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Mixing Motherhood + Revolution: A Muslim Mother on the Frontline for Justice


Standing amid 500 other women of faith in front of the Customs and Border Protection office in Washington, D.C., Khadija Gurnah stepped to the mic and bared her soul. She was there to demand action for the thousands of immigrant children who had been separated from their families at the border.

As an immigrant and mother of three, Gurnah knows the plight of marginalized communities all too well. But for the future of her children and children everywhere, she imagines a more civil, inclusive and tolerant America.

“I feel ownership as a mother to make this world a better place,” she said.

As the Director of Immigration for MomsRising, a network of over a million mothers united to build a more family-friendly America.

“When I’m tired and overwhelmed, I’m not even looking at the timeline of next year, I’m looking at what does life look like for my children as adults in America. That’s what fuels me as an advocate,” Gurnah said.

As a Muslim, faith has always been at the forefront of her day-to-day work. In today’s political climate, many non-Christian communities can feel scrutinized or excluded from the table, but Gurnah has another approach to how she wants her children to view the world and their faith.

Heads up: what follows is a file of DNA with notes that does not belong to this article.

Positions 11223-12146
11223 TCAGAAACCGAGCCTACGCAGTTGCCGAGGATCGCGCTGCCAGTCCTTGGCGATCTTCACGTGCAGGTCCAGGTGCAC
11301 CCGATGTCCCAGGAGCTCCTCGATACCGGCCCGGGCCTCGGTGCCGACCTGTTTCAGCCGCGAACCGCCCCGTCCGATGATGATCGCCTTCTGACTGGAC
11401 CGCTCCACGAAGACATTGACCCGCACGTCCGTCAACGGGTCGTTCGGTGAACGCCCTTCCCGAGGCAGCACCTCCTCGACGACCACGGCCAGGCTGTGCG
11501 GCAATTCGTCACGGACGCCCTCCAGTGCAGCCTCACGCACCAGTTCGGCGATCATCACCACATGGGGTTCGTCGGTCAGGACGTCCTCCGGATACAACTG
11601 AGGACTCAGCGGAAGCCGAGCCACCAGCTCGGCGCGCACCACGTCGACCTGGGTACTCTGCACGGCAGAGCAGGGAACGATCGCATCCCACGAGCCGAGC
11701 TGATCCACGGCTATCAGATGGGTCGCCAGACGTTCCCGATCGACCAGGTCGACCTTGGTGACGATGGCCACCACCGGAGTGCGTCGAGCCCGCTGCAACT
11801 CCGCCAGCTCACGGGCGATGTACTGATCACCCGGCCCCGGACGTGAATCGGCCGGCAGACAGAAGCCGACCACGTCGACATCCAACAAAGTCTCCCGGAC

“My children are Black, Latinx-Muslims – I think that this is a tough time for all of their identities in America,” she said. “However, they were born into this space and I want them to love and embrace every part of who they are.”

Gurnah said that her children are what brought her to MomsRising, because she was looking for ways to articulate her passion and to advocate in a way that didn’t take away from the time she spends with her children. MomsRising allowed her to use her platform as a mother to have a moral voice of faith in the progressive movement.

When she isn’t lifting up voices of immigrants, she spends time in her vibrant community in Connecticut. One of her friends created the concept of Sanctuary Kitchen to help refugee women with entrepreneurial opportunities by training them through catering businesses. Gurnah does Swahili translation for the organization.

She is also incredibly fascinated by the activism led by communities of color at the state level in Connecticut, where people are fighting for their rights that are being taken away at the federal level.

Her successful national outreach campaign to bolster enrollment in the Affordable Care Act in the Muslim community led to her recognition as a White House “Champion of Change” by the Obama administration.

She will continue to cry out against policies that discriminate people of color and the most vulnerable, alongside faith leaders and her three children.

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